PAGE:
Teetering on the Edge
(Had Senate elections been held in December, Republicans would have had an 80 to 90 percent chance of retaining control. Now that GOP Sen. Ben Nighthorse Campbell of Colorado has decided not to seek re-election, the Republicans' chances have dropped to 60 or 70 percent. Such is the nature of this incredibly volatile environment.)
Earlier this year, attacks by the Democratic presidential candidates campaigning in Iowa and New Hampshire clearly took a toll on Bush. His approval rating in the CNN/USA Today/Gallup poll dropped from 53 percent on January 12-15 down to 49 percent, the lowest of his presidency, on January 29-February 1. His rating then hovered between 50 and 52 percent until the latest sampling, March 26-28, when it ticked up to 53 percent again. Bush pulled narrowly ahead of presumptive Democratic nominee Sen. John Kerry of Massachusetts in the latest survey, both in two-way trial heats and in one that included independent candidate Ralph Nader.
While these aren't exactly earth-shatteringly large swings of public opinion, they are important, because Bush's approval ratings are teetering in a pivotal range. Past presidents with higher job-approval ratings at this point in their tenure went on to win; those with lower ratings lost.
Bush's strategists are right to point out that no past president with a 53 percent job-approval rating in March has gone on to lose, but it is also true that no elected president has trailed the other party's nominee-to-be after the end of January and gone on to win.
Although President Reagan briefly trailed Sen. Gary Hart, D-Colo., in early 1984, he never trailed former Vice President Walter Mondale that year.
This year, there is volatility even on the state level. Colorado wasn't on the early lists of potential battleground states, yet two recent polls -- one for a Republican Senate candidate, the other for a Democratic one -- indicate that Bush has less than a 6 point lead over Kerry. Those results caused strategists on both sides to scratch their heads and wonder whether Colorado's growing Hispanic vote and the movement of new voters into the state has dramatically changed the state.
In early 2000, Florida was not expected to be the big problem that it turned out to be for Bush. But Florida had changed faster than experts realized. Now, some observers in Florida think that because the Kerry campaign and pro-Kerry independent groups have not weighed in with as much Sunshine State advertising as Bush has, the Democrats might be writing off the state.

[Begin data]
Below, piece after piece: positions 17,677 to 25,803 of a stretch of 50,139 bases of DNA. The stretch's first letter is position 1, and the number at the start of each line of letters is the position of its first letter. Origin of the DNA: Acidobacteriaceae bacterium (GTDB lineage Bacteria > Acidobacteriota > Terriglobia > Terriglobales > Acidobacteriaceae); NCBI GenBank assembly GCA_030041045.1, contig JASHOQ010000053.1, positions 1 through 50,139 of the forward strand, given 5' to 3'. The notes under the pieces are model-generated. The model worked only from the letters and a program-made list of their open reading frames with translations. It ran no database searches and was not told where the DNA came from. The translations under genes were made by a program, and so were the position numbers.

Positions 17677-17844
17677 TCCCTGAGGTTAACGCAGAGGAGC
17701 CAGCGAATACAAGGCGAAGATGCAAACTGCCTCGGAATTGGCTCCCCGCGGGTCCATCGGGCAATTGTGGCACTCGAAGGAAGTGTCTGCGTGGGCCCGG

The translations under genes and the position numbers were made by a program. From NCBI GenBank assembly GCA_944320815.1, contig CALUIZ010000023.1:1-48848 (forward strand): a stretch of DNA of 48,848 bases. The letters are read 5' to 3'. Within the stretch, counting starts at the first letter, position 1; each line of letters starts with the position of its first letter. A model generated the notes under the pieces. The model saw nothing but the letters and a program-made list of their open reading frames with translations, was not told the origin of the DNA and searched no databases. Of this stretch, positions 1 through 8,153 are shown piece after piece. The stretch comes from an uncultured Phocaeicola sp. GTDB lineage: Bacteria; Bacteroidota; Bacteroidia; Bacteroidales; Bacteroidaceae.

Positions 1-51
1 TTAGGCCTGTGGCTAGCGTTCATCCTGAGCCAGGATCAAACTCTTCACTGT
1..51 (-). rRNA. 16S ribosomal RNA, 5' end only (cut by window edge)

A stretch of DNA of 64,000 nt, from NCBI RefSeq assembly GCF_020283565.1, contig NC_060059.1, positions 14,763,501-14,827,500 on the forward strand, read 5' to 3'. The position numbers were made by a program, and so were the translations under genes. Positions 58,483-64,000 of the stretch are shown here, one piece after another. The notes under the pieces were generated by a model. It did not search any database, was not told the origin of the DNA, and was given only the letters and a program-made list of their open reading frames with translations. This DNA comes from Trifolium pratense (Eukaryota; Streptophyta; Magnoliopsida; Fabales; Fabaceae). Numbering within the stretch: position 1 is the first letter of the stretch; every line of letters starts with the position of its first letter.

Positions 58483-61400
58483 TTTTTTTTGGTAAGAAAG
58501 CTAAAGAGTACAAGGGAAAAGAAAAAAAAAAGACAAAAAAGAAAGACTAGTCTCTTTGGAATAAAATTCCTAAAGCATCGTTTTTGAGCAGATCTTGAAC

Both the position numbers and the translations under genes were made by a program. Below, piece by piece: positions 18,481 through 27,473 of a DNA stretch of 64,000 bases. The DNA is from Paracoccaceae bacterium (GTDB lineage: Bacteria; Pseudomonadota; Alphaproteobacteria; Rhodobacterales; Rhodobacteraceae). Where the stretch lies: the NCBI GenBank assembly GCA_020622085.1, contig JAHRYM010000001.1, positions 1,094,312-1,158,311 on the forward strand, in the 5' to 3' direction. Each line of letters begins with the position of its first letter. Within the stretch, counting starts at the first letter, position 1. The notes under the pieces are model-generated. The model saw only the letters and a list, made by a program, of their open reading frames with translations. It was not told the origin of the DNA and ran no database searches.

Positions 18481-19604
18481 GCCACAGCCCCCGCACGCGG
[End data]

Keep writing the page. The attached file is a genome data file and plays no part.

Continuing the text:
Insiders suggest, however, that Democrats are merely avoiding wasting money in the conservative, increasingly Republican panhandle and are keeping a lid on their spending in Miami because it is such an expensive market and because their dollars go much further elsewhere. In every other battleground state, the two sides are spending roughly the same amounts on television.
Ohio might be the most important battleground of this election. Bush seems to have real problems in northern Ohio, where the loss of manufacturing jobs has been particularly acute. In the state's southern half, which is more conservative socially and culturally, he is doing much better. Bush campaign strategists argue that southern Ohio has much more in common with neighboring Kentucky than with, say, industrial Michigan.
What is different about this election is that never before have we looked at a presidential election on a state-by-state and even media market-by-media market basis this early. Perhaps that is because, until four years ago, no one thought it conceivable that in a country of 290 million people and 106 million participating voters, a presidential election could be decided by 537 votes in a single state.
No one expected the last race to be that close. This time, virtually everyone expects a very, very close contest. And, as a result, neither side is likely to leave a single arrow in its quiver.